The Wildcats’ one main concern continues to be ice limitations. When the Tucson Arena has other events, the Wildcats have to hit Interstate 10 for practice. Although, a new ice covering – aimed at keeping the ice in shape even while other events are taking place – has cut down the weeknight trips to the Valley down a lot.

“Last year, we bused 23 times to Chandler, but this year, we’re looking at about eight or nine,” Berman said. “It’s cut down quite a bit.”

Ice kittens grow; adult hockey thrives

Founded years after the local ice rink closed, the Wildcat Youth Hockey Association (WYHA) has weathered the ice time issues and is still in a growth mode.

WYHA president Ryan DeJoe said the group has had almost 100 kids enroll in the “Learn to Skate” program so far this year, in addition to fielding competitive Mite, Squirt, Pee Wee and 18U teams.

“When we first started, it was one hour of ice and every kid we had was out there,” said DeJoe. “It’s progressed to now where we have these fully-functional teams that are registered with USA Hockey and everything. Our hockey numbers have grown every year.”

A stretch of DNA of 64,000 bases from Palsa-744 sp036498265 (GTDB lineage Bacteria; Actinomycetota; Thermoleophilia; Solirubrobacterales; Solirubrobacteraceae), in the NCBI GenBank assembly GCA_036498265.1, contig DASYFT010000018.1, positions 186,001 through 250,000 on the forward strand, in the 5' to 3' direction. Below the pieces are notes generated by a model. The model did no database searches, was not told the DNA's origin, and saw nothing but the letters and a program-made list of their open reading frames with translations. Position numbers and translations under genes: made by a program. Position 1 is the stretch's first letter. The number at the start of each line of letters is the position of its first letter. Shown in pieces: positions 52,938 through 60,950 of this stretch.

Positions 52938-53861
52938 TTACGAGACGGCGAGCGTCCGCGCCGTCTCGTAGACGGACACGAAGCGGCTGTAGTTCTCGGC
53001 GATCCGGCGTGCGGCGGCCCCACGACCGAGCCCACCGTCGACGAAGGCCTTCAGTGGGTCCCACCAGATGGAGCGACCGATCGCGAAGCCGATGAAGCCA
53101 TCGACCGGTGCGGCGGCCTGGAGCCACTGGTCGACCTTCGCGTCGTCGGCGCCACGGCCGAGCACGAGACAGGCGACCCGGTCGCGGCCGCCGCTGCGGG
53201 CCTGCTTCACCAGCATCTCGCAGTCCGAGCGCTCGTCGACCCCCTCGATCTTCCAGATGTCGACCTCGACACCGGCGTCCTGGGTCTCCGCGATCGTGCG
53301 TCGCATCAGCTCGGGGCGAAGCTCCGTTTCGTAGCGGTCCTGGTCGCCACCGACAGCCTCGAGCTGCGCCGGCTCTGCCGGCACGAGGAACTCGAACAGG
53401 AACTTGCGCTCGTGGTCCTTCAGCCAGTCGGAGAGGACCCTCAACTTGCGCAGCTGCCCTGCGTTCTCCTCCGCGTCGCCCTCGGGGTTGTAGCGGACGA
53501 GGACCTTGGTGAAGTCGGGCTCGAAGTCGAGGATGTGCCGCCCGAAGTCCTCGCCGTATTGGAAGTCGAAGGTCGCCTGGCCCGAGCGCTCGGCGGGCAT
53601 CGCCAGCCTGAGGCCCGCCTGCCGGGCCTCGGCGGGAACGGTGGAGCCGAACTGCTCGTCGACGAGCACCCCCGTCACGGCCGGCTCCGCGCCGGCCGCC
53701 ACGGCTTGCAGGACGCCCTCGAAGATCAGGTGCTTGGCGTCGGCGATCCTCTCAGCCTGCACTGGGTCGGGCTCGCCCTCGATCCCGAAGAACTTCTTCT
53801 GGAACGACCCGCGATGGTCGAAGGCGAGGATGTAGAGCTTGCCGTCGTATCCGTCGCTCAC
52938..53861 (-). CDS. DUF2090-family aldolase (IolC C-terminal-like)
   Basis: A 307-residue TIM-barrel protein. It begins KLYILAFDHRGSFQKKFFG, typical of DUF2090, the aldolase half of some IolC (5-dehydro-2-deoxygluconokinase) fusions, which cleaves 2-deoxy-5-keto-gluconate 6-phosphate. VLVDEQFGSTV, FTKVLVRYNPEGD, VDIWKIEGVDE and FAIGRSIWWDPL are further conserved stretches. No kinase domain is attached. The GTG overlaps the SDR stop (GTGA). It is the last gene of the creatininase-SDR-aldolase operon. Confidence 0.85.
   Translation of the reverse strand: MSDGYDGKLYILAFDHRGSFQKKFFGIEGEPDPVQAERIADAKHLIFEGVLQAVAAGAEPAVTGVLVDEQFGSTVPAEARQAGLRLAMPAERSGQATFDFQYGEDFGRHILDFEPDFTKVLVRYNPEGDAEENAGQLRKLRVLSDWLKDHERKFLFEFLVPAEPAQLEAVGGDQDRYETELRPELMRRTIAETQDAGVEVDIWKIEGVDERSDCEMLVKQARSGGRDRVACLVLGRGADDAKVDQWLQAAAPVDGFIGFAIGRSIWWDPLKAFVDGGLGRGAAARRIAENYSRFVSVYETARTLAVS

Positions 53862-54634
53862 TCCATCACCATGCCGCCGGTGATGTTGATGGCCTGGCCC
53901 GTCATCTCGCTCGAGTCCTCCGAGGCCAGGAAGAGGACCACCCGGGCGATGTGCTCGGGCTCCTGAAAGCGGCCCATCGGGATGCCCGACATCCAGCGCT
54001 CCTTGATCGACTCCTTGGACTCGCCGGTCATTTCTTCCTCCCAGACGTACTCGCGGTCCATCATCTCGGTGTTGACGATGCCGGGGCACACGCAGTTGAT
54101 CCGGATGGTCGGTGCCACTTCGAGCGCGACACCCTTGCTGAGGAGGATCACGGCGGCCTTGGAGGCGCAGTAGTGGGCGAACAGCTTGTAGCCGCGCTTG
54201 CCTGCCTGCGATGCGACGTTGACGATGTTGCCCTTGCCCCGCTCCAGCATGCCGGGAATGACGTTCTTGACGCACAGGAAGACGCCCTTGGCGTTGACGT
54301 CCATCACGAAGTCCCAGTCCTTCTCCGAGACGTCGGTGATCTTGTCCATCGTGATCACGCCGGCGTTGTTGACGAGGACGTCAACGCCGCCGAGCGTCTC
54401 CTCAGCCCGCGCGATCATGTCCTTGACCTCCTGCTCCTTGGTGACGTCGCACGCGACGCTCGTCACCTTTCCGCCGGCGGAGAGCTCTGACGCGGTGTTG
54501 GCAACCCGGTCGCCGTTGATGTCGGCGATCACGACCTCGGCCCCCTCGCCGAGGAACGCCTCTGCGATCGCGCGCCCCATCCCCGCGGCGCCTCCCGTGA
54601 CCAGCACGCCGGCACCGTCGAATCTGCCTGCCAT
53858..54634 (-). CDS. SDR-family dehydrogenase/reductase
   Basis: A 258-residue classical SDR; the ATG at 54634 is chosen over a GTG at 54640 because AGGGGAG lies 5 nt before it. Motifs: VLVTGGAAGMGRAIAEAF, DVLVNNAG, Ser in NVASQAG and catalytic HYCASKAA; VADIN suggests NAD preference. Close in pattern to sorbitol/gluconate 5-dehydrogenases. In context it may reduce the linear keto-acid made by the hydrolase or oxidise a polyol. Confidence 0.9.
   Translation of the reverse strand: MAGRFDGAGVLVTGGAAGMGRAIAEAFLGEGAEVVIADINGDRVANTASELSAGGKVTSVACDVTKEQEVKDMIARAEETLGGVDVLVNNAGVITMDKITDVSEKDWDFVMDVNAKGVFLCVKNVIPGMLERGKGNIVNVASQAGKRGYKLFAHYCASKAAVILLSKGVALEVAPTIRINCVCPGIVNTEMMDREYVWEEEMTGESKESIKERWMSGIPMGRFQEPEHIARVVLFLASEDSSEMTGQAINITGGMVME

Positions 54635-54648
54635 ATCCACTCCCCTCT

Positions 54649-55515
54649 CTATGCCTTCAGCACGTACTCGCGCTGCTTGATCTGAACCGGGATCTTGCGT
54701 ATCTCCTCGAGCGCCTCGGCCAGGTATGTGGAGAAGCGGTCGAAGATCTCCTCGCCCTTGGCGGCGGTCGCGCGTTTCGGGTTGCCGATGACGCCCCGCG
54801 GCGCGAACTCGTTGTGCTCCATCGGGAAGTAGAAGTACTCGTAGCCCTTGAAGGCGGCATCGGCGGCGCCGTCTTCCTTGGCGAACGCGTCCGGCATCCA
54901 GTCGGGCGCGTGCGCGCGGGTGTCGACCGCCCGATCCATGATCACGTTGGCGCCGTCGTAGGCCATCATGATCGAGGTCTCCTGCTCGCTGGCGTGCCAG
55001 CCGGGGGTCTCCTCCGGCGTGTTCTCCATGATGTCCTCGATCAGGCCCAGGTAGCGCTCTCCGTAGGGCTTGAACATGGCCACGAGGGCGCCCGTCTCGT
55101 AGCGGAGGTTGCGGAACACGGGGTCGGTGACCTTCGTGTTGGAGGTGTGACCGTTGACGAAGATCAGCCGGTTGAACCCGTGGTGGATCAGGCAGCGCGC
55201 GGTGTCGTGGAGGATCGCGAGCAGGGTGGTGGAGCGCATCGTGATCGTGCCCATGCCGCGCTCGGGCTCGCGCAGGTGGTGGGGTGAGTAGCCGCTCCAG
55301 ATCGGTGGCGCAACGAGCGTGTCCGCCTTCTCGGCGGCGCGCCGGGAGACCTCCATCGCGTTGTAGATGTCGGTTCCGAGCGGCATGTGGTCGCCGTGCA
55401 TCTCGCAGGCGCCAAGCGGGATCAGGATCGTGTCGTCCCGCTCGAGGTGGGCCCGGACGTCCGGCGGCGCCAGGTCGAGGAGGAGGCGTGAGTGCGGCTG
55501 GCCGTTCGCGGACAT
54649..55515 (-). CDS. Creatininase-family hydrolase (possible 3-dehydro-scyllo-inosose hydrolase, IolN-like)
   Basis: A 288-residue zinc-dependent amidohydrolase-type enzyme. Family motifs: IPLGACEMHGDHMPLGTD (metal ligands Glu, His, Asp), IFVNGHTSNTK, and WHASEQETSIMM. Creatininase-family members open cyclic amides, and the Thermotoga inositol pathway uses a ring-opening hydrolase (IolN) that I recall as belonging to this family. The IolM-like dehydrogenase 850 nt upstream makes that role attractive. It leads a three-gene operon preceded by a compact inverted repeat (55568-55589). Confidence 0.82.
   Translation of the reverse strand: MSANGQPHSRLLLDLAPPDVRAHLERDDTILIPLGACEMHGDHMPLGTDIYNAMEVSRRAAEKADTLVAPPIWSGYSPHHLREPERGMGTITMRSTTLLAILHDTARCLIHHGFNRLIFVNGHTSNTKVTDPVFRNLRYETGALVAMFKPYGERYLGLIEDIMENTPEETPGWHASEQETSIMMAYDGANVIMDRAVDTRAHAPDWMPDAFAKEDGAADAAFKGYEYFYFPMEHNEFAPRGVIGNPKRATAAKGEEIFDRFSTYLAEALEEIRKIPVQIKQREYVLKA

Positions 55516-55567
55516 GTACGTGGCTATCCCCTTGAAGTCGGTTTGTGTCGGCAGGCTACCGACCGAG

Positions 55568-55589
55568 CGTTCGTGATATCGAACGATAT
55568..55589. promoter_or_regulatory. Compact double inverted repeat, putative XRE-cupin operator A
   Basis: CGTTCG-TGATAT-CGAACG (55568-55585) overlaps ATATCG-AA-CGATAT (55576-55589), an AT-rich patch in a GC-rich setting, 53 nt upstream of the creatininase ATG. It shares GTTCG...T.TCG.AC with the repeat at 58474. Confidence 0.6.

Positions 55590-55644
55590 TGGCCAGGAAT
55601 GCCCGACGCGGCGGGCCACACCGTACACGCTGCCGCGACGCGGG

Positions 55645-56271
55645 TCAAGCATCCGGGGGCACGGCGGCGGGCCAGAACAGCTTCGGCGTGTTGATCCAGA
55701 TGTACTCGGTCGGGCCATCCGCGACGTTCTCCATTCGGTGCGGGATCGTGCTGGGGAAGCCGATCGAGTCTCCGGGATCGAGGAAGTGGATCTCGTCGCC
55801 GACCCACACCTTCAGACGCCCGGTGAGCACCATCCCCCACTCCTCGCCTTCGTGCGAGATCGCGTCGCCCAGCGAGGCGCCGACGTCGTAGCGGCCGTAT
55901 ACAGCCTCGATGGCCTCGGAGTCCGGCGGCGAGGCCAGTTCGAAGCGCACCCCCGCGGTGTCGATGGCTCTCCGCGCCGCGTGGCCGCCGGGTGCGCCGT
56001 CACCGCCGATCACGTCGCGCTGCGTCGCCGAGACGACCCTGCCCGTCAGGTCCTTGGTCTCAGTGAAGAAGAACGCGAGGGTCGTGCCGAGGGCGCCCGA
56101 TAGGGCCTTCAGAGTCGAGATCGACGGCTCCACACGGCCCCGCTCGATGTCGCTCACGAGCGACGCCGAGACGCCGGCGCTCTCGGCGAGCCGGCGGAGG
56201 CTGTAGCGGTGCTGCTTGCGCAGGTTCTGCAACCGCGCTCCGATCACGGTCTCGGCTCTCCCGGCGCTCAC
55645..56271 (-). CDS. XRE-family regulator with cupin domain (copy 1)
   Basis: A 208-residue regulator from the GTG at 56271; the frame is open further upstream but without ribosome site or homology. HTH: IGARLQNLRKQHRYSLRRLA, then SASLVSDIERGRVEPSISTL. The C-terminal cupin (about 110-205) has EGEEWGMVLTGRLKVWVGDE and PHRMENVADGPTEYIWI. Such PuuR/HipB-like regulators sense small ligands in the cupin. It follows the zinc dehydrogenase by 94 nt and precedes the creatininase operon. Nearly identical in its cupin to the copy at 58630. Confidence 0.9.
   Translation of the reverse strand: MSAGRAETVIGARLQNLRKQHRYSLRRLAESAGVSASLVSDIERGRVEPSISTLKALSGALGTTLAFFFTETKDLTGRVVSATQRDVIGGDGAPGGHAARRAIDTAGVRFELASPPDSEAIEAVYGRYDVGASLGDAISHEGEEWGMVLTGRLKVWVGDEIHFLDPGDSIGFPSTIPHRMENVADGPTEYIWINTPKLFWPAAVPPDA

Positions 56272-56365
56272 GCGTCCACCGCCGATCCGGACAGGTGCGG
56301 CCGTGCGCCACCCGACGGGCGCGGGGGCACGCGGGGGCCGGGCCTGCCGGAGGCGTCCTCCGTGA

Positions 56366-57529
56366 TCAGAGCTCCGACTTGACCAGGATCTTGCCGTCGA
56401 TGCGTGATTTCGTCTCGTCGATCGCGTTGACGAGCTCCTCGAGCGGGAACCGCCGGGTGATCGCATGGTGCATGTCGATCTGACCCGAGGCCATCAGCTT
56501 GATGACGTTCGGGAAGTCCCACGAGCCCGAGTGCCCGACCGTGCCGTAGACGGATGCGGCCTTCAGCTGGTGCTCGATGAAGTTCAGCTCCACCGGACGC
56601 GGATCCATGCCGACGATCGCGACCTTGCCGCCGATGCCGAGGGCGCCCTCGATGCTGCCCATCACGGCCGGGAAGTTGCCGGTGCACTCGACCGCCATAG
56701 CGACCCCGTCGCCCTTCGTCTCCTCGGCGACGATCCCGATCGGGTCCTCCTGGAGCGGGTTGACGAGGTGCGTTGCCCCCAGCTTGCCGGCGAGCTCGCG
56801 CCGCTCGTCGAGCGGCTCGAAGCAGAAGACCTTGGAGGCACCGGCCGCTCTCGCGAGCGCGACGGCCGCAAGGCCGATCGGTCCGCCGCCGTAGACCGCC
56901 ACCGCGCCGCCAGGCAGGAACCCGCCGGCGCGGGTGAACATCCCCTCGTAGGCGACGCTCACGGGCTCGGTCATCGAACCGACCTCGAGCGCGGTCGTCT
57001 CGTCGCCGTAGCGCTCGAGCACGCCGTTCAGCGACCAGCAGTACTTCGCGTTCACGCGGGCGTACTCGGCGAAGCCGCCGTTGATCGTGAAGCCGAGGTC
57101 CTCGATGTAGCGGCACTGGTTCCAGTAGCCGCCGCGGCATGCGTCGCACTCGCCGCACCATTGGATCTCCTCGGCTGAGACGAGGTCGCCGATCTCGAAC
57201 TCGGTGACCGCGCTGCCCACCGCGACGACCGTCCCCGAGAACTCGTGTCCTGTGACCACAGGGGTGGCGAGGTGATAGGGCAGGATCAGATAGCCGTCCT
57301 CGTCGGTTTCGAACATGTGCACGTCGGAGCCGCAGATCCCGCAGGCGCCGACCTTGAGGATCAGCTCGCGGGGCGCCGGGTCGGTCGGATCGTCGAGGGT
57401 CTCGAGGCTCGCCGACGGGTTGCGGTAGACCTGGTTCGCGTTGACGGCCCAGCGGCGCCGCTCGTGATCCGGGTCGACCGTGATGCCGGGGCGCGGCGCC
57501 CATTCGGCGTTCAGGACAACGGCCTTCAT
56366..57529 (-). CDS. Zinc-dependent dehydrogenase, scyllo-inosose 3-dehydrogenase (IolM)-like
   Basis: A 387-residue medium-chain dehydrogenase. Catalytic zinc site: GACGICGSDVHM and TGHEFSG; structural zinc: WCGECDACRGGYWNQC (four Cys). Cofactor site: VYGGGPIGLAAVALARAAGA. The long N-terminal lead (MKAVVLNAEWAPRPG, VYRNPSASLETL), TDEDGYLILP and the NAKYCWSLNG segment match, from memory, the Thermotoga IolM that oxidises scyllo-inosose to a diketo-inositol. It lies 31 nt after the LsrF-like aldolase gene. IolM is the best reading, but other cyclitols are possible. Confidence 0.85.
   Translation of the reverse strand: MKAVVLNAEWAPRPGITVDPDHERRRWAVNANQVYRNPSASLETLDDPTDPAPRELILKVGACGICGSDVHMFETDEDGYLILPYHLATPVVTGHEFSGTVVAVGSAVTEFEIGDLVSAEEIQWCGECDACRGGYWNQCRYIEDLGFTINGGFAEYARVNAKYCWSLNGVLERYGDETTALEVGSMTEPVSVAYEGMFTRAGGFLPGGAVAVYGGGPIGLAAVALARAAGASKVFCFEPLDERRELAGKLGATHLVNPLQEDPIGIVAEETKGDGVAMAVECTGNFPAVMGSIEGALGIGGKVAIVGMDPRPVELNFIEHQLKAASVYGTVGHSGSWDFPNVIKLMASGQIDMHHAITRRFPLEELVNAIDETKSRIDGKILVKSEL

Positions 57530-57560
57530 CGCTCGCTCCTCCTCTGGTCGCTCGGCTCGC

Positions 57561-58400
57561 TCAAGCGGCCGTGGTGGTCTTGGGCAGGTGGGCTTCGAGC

Balancing ice time on a day-to-day-basis aside, WYHA’s other concerns come from not being able to schedule home tournaments because of the rink situation. During the summer, it might send teams up to the Phoenix area for skating work.

Still, DeJoe remains positive. The Wildcat Youth Hockey board raises money to keep costs low – like $10 for each “Learn to Skate” session and $600 a year for Squirts, PeeWee and 18U.

“We’re doing our best to make sure to keep hockey cost-effective so everyone in Tucson can bring their kids out,” DeJoe said.

While Wildcat Youth Hockey is in its fourth season, the Tucson Adult Hockey League (TAHL) was founded right after the ice rink closed. Now, the close-knit league has grown the point where it has a waiting list.

The TAHL started with four teams, then grew to six and now has 10 and plays two nights a week.

“We could have more,” said Danny Plattner, one of the league’s founders, adding that some husbands and wives and fathers and sons play together in the TAHL. “Most of our referees play in the league. Everybody knows each other.”

Sr. Wildcats lead Jr. Wildcats